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Featured Breed : Swedish Vallhund

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Swedish Vallhund

Life Span:~13 to 15 years
Litter Size: 6 to 7
Country of Origin: Sweden

Size: The Swedish Vallhund is a strong, muscular dog with short legs. The average male of this breed could reach up to 10 to 13 inches and 9 to 11 inches for females. They weight may vary from 19 to 30 pounds for both sexes.

Coat: The Swedish Vallhund ‘s double coat has a medium, harsh, tight topcoat with a soft and dense undercoat. The breed’s common colors are gray, red-brown, red-yellow or gray-brown.

Character: Although the Swedish Vallhund is a short dog, they are strong, spirited and fearless, much like their Viking counterparts. They are friendly and are very enthusiastic in pleasing their family. They are fond and very affectionate to children, and they can be trusted with the other household pets. They are very loyal and make excellent companions.

Appearance: The Swedish Vallhund is a small, muscular spitz-type dog with a rectangular-shaped face. They have a wedged-shaped head, black nose, and prickly ears. Their long tail can either be bobbed or docked, and their double coat has a thick undercoat and a gray-to-red with harness markings and facial mask top coat.

History: The Swedish Vallhund is a National Breed of Sweden. Known as the “Viking dog,” this breed traces its roots for more than 1,000 years ago during the age of Vikings. This spitz-type dog was bred to be a working dog (herd the cattle, catch some small wild mammals) and a watchdog. According to one dog expert, the Swedish Vallhund is believed to be the ancestor of the Pembroke Welsh Corgi, although further DNA tests are needed to be more accurate. This breed almost went extinct. It wasn’t until in 1945 where two avid dog enthusiasts searched and rescued them in a Swedish countryside of Västgötaland during World War II. After publishing several articles about the breed, this prompted public interests and demand for the breed. In 1964, the Swedish Kennel club officially adopted the name Västgötaland as a breed standard. Today, the breed remains quite rare worldwide.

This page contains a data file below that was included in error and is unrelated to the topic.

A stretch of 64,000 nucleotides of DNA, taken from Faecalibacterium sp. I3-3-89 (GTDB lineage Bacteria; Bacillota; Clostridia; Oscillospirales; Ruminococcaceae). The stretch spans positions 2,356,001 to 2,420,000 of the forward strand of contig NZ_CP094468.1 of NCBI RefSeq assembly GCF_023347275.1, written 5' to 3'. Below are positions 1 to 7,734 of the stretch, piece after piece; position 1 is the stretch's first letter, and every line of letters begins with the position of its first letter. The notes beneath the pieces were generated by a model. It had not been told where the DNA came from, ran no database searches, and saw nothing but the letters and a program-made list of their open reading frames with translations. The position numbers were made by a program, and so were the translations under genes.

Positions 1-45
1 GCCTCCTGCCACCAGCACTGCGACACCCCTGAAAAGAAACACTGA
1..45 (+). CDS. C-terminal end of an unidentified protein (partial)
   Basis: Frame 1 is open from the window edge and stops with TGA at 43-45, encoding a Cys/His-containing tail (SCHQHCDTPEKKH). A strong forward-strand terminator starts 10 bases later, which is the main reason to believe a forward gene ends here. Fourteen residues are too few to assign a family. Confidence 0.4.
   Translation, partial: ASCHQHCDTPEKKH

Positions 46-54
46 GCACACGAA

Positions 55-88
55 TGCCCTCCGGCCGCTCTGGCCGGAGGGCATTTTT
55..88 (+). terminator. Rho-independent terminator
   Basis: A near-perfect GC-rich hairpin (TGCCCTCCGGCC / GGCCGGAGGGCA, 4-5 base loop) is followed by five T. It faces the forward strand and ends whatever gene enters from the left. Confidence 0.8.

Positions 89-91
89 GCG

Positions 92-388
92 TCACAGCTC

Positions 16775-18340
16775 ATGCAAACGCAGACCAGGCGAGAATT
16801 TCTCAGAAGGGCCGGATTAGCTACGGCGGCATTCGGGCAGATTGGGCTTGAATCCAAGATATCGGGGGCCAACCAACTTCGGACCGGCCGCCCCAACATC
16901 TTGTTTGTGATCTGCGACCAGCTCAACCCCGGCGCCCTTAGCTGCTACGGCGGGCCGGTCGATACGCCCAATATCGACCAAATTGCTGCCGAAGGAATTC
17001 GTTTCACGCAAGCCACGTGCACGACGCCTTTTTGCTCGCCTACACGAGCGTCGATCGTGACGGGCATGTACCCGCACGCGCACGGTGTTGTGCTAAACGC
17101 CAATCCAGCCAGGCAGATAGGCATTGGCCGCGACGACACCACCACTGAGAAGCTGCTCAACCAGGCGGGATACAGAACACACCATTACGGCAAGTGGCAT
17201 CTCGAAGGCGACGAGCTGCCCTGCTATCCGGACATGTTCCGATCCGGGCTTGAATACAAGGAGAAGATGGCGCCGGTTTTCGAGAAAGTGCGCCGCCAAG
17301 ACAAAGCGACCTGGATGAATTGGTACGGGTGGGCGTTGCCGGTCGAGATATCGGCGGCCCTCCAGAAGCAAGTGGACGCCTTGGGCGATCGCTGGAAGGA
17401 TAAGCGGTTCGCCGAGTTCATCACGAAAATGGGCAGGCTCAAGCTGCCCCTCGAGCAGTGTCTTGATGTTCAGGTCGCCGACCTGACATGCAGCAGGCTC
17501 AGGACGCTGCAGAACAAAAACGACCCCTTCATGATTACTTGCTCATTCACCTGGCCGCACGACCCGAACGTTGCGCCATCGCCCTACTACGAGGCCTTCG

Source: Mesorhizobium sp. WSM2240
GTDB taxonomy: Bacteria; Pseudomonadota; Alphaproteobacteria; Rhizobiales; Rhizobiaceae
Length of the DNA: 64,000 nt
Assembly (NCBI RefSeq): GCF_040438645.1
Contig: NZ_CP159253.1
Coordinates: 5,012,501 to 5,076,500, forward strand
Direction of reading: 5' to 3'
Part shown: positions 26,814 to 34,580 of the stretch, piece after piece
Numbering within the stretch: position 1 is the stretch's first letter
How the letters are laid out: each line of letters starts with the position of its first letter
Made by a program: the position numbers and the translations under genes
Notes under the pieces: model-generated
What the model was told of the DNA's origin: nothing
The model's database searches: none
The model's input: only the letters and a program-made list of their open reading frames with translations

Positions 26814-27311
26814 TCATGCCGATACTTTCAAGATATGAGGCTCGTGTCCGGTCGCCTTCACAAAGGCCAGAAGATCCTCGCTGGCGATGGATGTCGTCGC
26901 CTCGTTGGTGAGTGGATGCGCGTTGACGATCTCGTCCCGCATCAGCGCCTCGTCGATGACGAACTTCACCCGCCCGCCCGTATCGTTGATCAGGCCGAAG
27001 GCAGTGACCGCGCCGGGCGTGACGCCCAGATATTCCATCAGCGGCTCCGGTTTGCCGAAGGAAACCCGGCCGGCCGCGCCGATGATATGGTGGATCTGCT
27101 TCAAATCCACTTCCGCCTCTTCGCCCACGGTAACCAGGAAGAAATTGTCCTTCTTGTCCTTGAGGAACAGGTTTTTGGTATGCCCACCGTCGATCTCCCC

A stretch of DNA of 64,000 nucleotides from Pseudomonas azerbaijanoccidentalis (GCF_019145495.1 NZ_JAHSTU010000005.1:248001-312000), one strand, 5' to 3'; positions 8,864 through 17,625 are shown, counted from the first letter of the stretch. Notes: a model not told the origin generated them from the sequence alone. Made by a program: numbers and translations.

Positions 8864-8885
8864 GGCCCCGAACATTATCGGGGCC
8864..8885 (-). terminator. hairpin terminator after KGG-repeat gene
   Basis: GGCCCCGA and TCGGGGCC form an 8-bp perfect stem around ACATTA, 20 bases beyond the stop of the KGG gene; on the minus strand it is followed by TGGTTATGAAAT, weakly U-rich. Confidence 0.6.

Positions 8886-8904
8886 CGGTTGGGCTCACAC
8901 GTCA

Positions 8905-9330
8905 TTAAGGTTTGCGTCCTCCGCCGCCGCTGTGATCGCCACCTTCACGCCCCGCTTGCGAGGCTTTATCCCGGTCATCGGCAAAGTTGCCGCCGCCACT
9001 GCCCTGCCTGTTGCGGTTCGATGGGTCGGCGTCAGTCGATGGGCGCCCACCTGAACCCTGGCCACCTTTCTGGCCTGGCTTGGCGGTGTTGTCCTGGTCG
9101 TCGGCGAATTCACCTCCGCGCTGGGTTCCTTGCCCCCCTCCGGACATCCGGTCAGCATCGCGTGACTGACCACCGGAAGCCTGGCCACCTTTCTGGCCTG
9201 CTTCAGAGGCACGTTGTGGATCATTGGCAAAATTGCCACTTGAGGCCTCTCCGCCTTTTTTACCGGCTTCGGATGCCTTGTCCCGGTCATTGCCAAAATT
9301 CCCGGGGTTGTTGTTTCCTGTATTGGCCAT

Health Issues: The average life span of the Swedish Vallhund is 13 to 15 years. Breed health concerns may include cryptorchidism, hip dysplasia, patellar luxation, renal dysplasia, and eye problems such as Persistent pupillary membranes, Distichiae, Cataract, Progressive retinal atrophy, Chorioretinal scar, Red/brown pigmentation of the retina.

Temperament: The Swedish Vallhund is an alert, bold, curious and energetic dig, They are a hard working breed, which is great for herding animal. They are highly intelligent, trainable, and eager to please, which are great for companionship. They just love being pampered and the attention given to them. They are very devoted to their family. They can be even-tempered with their owners, but they can wary of strangers. Train them to be more sociable early on in their life to avoid any bad behavior as they mature. They can be a good guard dog, albeit with their size issue. They also have a habit of heel nipping. This can either be encouraged (for herding animals) or discouraged (as house pets).

Care: The Swedish Vallhund does not require a lot of grooming. During their shedding season, they need to be brushed daily to remove dead hair and matt from the undercoat. Bathe the them only when necessary. The Vallhund is an average shedder.

Training: As an all-purpose dog, the Swedish Vallhunds are highly intelligent dogs. And since they are independent thinkers, they prefer to do their own way at their own time. The dog owner should be a pack leader if they want the Vallhunds to respect and obey them. Using positive reinforcement, such as giving them treats during training, ensures a positive response. Once the pack leadership role is established, training them would be much more enjoyable.

Activity: During dog competitions, the Swedish vallhund can easily compete in agility trails, obedience, showmanship, flyball, tracking, and herding events. Since they were bred to follow orders, their trainability can be measured at non-competitive herding evens.
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